Wild Bill Hickok, MLB Umpire
Well, not really, but pretty close. Stay with me here….
I have various interests outside of firearms, and I freely confess that I have a deep and abiding love for the game of baseball. The following story, in all its simple awesomeness, is a confluence of many things that started when I was a kid.
Many kids grow up watching and reading about superheroes, I guess, but I never had much use for Super or Spider or Batman. I dunno. Too metro for me or something. I wanted to be the Lone Ranger, and it was one of the great disappointments of my life that I had brown hair, because everybody that was anybody knew that the Lone Ranger had black hair. While shooting guns out of the hands of bad guys and dropping my lasso around entire gangs in the back yard, I would often wonder how much darker my hair might get as I approached adulthood. My dad was black-haired, so I always held out hope that there was a slight chance. By the time I was 9 or 10, I had absorbed dozens of the old Lone Ranger radio broadcasts that dad had recorded on cassettes for us, and plowed through every Fran Striker novel I could find about the masked man. At times I vaguely wondered where we might keep a large and powerful white horse in our suburban Lubbock home. I had also realized that while modern society might not have a place for a masked ranger on a horse, brown hair shouldn’t be considered a deterrent from joining the Texas Rangers law enforcement.
By then I had begun reading about the real gunfighters of the Old West, and when I found out there had been a real gunfight at the OK Corral between ostensible good guys and bad guys, that event immediately rocketed to the top of my list of Coolest Things That Ever Happened. By 5th or 6th grade I had read the biographies of Wyatt Earp, Wild Bill Hickok, Doc Holliday, and Bat Masterson, among others. Many years later I discovered that the gunfighters themselves had contributed largely to the writing of their own legends, and the gushing authors of the time had probably overdressed them a bit, willing to stretch and polish the truth in exchange for a sensational story. Regardless, they were a salty bunch.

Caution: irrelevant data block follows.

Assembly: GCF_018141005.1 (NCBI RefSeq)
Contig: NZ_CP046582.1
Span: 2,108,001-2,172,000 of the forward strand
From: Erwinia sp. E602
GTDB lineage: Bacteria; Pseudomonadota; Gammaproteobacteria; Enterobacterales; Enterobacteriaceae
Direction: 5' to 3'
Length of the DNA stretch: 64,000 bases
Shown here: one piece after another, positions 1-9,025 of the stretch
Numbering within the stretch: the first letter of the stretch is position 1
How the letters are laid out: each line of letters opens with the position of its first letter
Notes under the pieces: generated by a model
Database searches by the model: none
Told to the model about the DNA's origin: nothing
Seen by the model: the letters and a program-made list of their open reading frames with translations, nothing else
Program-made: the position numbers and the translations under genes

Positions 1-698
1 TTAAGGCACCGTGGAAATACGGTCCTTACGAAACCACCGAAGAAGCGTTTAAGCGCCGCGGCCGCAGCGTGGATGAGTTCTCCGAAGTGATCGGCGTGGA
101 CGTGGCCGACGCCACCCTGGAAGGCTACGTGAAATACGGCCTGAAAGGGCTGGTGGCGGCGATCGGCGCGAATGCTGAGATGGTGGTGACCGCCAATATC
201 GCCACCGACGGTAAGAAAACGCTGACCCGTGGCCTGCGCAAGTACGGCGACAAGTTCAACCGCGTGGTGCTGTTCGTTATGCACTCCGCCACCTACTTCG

It was about that time I discovered pro baseball. We grew up playing baseball with mom & dad in the backyard, and one of my favorite past times was going to the park with dad, where he would hit fly balls to me for hours at a time.
We didn’t have TV in the house, so I never watched sports, but one day a bunch of kids started trading baseball cards at school, and I quickly hopped on a bandwagon that I haven’t fallen off of 30 years later. I obviously was aware of pro baseball, but trading cards were my first introduction to all the teams and the players. We lived in the Lubbock at the time, but were and are a Ft. Worth family, so when I found out my local team was named the TEXAS RANGERS, and that the world’s greatest pitcher, Nolan Ryan had come to pitch for them, I’m pretty sure my 11-year old mind assumed I’d just died and gone to heaven. Around that time, there was a poster made of Nolan Ryan in his baseball uniform, but with a cowboy hat and a duster pulled back to reveal twin holsters with baseballs in them. Woah-ho-ho-ho, that was cool. Ryan threw his 6th and 7th No-Hitters over the next couple years, and mom gave me the newspaper clippings out of the Lubbock Avalanche Journal. Dang, that was awesome.
Life moved on, I grew up and got into the gun business, embraced hunting and gun collecting, and all that entails, and continued to follow my beloved Texas Rangers for the next three decades that included a couple of World Series runs. Always a voracious reader, I devoured countless books on world history and US history and firearms history and both world wars, sports history and especially baseball history. I revisited the stories of my youth by seeking out more objective journalism on the old gunfighters, and when recently reading through Tom Clavin’s very well-written and researched book on Wild Bill Hickok, I came across a little anecdote that turned me into a starry-eyed 6th grader all over again. In the annals of history, this scarcely rates as a footnote, but I loved it, and here it is.
Click here for Part 2.